Photo: The Washington Post via Getty

Jefferson Beauregard Junebug Peach Tea Mama’s Collard Greens And Segregation, Yum-Yum Sessions III—or just plain old “Attorney General Jeff” to his friends—recently echoed the Trump administration’s plans to crack down on one of the few things that makes its existence tolerable, hinting that the Department of Justice may soon begin coming after recreational marijuana users, even in states that have already legalized it.

“States can pass whatever laws they choose,” Sessions said at Tuesday’s annual meeting of the National Association of Attorneys General, reiterating that—regardless of their adorable little laws—it remains the federal government’s opinion that marijuana distribution is illegal. It’s also long been Sessions’. With the zeal that could only come from a man who spent his late-’60s college years in the Young Republicans, never getting laid, and being the subject of Bob Dylan’s “Ballad Of A Thin Man,” Sessions has been complaining about marijuana for much of his career. In fact, Jeff Sessions hates weed with such a fervor, when he was a U.S. attorney in Alabama, he once joked that he thought Ku Klux Klan members who brutally murdered two young black men were “okay until I found out they smoked pot,” ha ha ha, wheeee, this man is in charge of enforcing all the laws in our nation now. And with his recent appointment, he finally has the power to go after marijuana and all those damn, dirty hippies who similarly laughed at him.

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Of course, proving that weed—which has already been legalized in eight states, and made available for medicinal purposes and decriminalized in many others—represents a pressing threat to our nation’s safety won’t be easy for Sessions, particularly given that the majority of Americans believe it should be legalized, don’t believe the federal government should enforce its prohibition, and generally think it’s stupid to care so much about this. For these skeptics, Sessions has begun slowly laying out his anti-marijuana platform, making a well-considered case for it as a debilitating, insidious evil that’s corrupting our youth and contributing to violent crime, thus giving stoned people on the internet something to rip to pieces.

“I’m not sure we’re going to be a better, healthier nation if we have marijuana being sold at every corner grocery store,” Sessions said Tuesday, offering the kind of easy lay-up that even someone who just smoked an eighth of Blueberry Headband could dunk on, particularly if you are aware that alcohol also exists.

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Sessions: you can buy pot at the grocery store
Almost every 16-30 year old male: holy shit I live in the wrong area then

— Kyle Foley (@KFoleyFL) February 28, 2017

Beyond just painting a nightmarish vision of a world where you no longer have to go to a guy’s apartment and make chitchat about some dumb video game or something, Sessions’ strategy also involves invoking all the terrible, violent crimes that can be attributed to marijuana. “Experts are telling me there’s more violence around marijuana than one would think,” he told reporters Monday, which is true in the sense that states that have legalized marijuana have seen drops in violent crime, and one would think that lower numbers of something means there is less.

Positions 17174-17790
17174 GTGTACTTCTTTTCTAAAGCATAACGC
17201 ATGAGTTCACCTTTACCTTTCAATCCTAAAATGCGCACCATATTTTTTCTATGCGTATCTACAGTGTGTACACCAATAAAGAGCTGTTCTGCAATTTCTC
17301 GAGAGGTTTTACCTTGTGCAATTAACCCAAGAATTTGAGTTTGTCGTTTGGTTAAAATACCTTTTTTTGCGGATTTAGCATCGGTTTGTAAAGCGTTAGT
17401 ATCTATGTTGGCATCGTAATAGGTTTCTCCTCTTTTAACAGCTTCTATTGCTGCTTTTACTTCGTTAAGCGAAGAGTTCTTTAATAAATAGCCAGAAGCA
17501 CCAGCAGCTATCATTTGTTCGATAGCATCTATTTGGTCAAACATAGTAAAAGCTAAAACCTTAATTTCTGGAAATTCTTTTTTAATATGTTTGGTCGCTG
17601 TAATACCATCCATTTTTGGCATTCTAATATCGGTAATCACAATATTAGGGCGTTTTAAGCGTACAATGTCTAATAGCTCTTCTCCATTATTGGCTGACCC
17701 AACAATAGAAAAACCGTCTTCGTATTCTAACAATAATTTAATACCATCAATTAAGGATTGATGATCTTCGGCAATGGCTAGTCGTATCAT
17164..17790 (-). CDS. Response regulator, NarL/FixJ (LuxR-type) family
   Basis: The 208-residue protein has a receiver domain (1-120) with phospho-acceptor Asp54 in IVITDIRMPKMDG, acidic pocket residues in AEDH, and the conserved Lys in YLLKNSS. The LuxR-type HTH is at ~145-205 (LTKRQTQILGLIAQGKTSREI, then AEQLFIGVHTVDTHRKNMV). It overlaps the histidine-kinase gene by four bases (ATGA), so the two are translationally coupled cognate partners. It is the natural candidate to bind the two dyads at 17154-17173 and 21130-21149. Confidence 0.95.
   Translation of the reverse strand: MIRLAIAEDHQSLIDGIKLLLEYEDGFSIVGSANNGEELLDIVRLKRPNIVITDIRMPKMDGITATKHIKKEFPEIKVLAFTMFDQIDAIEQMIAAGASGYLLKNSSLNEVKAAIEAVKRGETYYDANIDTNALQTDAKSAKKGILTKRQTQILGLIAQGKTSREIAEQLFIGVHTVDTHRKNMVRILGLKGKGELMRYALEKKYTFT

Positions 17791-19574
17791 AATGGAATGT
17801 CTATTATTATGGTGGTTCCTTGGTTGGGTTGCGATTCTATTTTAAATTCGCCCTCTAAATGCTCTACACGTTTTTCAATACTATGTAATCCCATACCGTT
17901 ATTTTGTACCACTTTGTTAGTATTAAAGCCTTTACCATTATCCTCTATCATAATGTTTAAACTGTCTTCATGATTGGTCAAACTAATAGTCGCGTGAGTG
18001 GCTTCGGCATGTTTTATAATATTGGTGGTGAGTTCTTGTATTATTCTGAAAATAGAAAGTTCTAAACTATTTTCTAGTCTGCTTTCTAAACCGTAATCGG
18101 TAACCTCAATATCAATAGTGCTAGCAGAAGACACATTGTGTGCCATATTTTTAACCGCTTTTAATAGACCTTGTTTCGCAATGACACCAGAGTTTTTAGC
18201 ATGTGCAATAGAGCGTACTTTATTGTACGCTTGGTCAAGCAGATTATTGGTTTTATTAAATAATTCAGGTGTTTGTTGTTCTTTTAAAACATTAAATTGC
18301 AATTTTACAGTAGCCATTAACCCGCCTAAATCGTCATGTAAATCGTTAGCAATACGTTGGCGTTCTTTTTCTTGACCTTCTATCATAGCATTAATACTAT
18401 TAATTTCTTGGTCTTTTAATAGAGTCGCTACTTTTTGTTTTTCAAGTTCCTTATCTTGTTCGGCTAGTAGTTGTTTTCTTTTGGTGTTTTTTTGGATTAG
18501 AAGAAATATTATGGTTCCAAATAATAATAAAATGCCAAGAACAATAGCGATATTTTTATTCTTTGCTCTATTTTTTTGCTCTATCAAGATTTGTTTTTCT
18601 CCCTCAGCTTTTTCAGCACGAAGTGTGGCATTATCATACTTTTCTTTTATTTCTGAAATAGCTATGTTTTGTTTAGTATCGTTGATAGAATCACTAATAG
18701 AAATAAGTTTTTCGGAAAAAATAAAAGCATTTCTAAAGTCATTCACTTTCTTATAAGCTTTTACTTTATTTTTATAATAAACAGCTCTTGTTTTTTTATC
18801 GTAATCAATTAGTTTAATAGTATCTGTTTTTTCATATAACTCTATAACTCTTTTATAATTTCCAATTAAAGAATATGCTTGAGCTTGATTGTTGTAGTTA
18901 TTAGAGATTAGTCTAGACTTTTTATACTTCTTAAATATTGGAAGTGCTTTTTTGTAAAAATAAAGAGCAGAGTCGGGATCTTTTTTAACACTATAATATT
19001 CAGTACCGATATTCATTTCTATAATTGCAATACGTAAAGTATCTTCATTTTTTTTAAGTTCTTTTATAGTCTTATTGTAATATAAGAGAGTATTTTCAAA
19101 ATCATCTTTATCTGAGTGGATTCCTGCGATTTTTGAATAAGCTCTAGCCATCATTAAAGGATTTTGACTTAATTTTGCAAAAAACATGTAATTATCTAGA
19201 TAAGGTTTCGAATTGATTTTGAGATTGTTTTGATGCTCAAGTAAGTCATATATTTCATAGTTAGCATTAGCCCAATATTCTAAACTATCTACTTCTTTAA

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Sessions also argued that much of America’s rampant weed violence is because “you can’t sue somebody for a drug debt. The only way to get your money is through strong-arm tactics, and violence tends to follow that”—a problem that would actually be solved through federal regulation, while increased law enforcement would only exacerbate it.

But more importantly, stoned people tend to be largely peaceful and hungry for snacks, so there was a lot of this in rebuttal:

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Sessions also scoffed at the assertion that marijuana, in addition to its many other medicinal properties, can ease rampant opiate abuse. “Give me a break,” Sessions scoffingly scoffed, saying, “Maybe science will prove me wrong,” setting up The Washington Post—who you just know are baked 24/7—to share a compendium of research studies that have done just that.

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But if scientific data and crime statistics that say the exact opposite aren’t enough to convince you, Sessions also offers an appeal to basic morality: “Good people don’t smoke marijuana,” he declared during a Senate hearing last spring, a statement that many have been quick to point out flies in the face of both national opinion and someone’s dead grandmother.

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In conclusion, Jeff Sessions is just going to keep desperately lobbing these limp arguments based on incorrect data and outdated personal prejudices, and the nation’s pot smokers and their advocates are just going to keep laughing and lazily batting them away with jokey tweets until ATF agents kick in their door and knock the vaporizers out of their hands.

And as a person who definitely isn’t one of those bad marijuana people and is simply reporting on the violent filth they have been peddling on the internet and definitely doesn’t need to be placed on some sort of watch list, I say cheers to you, sir! Let us work together to get this scum off the streets!